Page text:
Fuji X-T2 at Sühring Restaurant Bangkok

It has now been six months shooting and working with the Fuji X-T2 as my main camera body and finally Fuji has nailed a flexible camera that delivers under most conditions. This story on the Sühring Twins restaurant in Bangkok is the very first job I shot with it, and since then I have used the X-T2 to photograph a variety of assignments, from interiors, food and lifestyle, to fashion and products in the studio.

Having started photography with fully manual film cameras, I never really got used to the wheel controls of Canon and Nikon. Fuji’s aperture rings on the lenses and the classic shutter speed dial, now dubbed “retro style”, are what original prompted my move to Fuji almost five years ago. The controls felt more natural, more like what I was used to, and despite the many glitches of earlier Fuji X cameras, they made photography once again more enjoyable (if frustrating at times!).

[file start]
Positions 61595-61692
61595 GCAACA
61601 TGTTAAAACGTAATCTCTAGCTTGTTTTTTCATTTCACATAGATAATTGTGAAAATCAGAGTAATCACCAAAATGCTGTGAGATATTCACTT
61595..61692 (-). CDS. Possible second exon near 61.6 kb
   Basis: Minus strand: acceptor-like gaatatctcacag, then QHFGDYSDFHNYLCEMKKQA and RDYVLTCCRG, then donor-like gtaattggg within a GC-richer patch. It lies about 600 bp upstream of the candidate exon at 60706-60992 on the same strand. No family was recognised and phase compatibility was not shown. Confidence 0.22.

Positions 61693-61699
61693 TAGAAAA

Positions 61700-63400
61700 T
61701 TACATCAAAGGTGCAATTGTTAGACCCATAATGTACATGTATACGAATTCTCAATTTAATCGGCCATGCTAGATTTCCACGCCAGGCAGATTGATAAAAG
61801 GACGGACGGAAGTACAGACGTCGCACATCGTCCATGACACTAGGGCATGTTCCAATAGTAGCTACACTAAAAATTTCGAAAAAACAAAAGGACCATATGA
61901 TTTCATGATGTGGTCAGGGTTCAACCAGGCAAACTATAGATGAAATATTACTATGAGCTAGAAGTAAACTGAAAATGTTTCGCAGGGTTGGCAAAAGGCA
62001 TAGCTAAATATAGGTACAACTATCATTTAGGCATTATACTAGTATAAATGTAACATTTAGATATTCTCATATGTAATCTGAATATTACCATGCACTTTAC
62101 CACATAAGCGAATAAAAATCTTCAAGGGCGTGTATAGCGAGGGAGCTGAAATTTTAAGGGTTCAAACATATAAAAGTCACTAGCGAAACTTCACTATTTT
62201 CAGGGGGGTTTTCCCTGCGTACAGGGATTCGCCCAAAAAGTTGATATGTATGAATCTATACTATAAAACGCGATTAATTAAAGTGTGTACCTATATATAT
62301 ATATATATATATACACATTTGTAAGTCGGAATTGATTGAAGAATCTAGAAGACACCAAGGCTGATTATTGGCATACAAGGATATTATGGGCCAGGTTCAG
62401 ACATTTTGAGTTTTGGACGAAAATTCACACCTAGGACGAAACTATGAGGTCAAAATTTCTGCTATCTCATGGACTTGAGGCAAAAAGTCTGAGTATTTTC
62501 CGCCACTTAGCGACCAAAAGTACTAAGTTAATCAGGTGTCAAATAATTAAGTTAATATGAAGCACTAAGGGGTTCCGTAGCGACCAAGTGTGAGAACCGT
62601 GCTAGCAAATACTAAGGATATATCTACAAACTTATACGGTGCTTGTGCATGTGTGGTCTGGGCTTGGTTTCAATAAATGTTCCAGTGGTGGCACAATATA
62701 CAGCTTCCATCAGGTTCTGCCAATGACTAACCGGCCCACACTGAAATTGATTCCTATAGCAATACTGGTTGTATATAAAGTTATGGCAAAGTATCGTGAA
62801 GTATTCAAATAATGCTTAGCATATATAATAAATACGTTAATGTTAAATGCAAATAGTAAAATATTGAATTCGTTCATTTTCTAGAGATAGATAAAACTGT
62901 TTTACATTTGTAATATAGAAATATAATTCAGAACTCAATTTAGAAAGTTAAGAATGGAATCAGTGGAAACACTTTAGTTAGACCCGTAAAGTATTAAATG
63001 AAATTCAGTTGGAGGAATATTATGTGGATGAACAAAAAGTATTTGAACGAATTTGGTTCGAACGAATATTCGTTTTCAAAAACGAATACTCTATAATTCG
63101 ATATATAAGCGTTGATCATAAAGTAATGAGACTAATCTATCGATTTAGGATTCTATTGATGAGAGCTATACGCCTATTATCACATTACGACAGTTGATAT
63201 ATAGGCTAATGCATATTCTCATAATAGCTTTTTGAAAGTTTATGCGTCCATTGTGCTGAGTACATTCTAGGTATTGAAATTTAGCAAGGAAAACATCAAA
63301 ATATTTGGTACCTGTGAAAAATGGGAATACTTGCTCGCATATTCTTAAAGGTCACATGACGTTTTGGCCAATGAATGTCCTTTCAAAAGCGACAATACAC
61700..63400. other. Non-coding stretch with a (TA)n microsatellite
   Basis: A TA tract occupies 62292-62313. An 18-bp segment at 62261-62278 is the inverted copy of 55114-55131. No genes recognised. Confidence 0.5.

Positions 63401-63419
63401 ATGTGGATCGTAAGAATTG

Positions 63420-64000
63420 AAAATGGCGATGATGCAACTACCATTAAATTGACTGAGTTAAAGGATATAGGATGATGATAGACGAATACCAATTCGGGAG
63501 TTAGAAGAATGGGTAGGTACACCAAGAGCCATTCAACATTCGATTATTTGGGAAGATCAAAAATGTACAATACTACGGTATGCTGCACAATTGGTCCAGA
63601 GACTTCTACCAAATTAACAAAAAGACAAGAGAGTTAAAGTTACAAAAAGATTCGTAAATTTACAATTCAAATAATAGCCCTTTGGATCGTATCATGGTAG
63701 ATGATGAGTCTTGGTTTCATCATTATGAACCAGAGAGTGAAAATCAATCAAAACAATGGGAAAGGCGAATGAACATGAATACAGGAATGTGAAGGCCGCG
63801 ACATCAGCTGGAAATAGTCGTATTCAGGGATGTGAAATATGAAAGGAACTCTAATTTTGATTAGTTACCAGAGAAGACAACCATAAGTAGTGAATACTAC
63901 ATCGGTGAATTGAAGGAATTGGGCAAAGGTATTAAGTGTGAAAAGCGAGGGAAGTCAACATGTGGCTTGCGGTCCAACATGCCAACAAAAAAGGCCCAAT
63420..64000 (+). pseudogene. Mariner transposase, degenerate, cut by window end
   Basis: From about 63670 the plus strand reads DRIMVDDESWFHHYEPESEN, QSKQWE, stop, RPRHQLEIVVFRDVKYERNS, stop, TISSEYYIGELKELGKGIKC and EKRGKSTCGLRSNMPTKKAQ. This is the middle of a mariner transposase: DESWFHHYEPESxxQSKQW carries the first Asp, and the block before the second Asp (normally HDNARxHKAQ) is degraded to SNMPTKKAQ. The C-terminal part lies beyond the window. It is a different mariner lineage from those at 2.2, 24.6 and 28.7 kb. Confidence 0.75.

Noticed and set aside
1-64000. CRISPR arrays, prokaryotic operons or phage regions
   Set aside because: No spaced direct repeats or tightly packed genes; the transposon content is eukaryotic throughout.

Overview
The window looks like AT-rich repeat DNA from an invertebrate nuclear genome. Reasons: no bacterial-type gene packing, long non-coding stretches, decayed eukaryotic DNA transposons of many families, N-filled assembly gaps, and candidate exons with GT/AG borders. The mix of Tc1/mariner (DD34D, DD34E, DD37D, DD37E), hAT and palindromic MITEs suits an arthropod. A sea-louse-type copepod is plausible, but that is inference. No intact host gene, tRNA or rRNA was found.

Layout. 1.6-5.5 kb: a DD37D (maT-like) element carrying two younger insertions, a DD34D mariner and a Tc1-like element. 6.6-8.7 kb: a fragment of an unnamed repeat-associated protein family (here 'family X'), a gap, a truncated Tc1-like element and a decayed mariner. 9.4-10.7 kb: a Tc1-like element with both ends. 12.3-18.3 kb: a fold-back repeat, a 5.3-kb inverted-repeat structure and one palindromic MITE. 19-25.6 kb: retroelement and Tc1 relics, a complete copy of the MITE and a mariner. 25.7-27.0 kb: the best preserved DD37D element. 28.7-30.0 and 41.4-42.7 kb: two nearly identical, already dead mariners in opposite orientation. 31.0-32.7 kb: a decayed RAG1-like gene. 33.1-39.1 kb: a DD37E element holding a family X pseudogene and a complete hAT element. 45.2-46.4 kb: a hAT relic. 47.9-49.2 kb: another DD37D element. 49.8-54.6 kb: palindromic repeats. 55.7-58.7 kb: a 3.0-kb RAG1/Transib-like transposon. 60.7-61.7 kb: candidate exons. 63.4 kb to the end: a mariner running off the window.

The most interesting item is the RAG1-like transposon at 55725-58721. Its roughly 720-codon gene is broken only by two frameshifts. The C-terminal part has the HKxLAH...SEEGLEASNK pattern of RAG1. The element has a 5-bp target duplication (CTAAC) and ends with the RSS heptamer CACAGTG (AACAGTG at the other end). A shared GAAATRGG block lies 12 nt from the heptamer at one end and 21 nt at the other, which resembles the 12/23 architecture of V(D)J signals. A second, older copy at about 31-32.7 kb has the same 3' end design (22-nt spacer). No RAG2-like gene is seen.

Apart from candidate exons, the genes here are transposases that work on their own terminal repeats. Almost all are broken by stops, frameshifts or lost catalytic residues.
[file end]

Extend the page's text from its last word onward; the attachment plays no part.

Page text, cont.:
We now have a camera that can nail a shot under most lighting conditions, and can deliver consistently an reliably when photographing moving things, my 2-year old daughter being the hardest and most erratic subject I ever tried to photograph!

As you can read in all the tech specs info, many things have been improved over past models. What I personally like the most are the snappiness of the shutter and the ability to shoot several shots without having to refocus (I somehow never managed to do that with my X-T1, maybe there is a way but I haven’t figured it out). Since I shoot interiors and hotels, which often require bracketing shots, I’m glad the AE Bracketing program was finally redesigned. No idea why it wasn’t done earlier, or why it is not been extended to older models, as is just so clumsy to bracket with older generation Fuji X cameras.

What could be further improved? Besides the well known documented issues (battery life, autofocus-yes it is still inconsistent at times and with some lenses), I’d like to see better flash support (Godox is going in the right direction here), seamless tethering throughout a variety of applications, and some speciality lenses (macro/tilt-shift). While not everybody needs those, included me most times, it is nice to have the option for when the need arises, and Fuji should quickly address that if they want to the X series to be a truly professional system.

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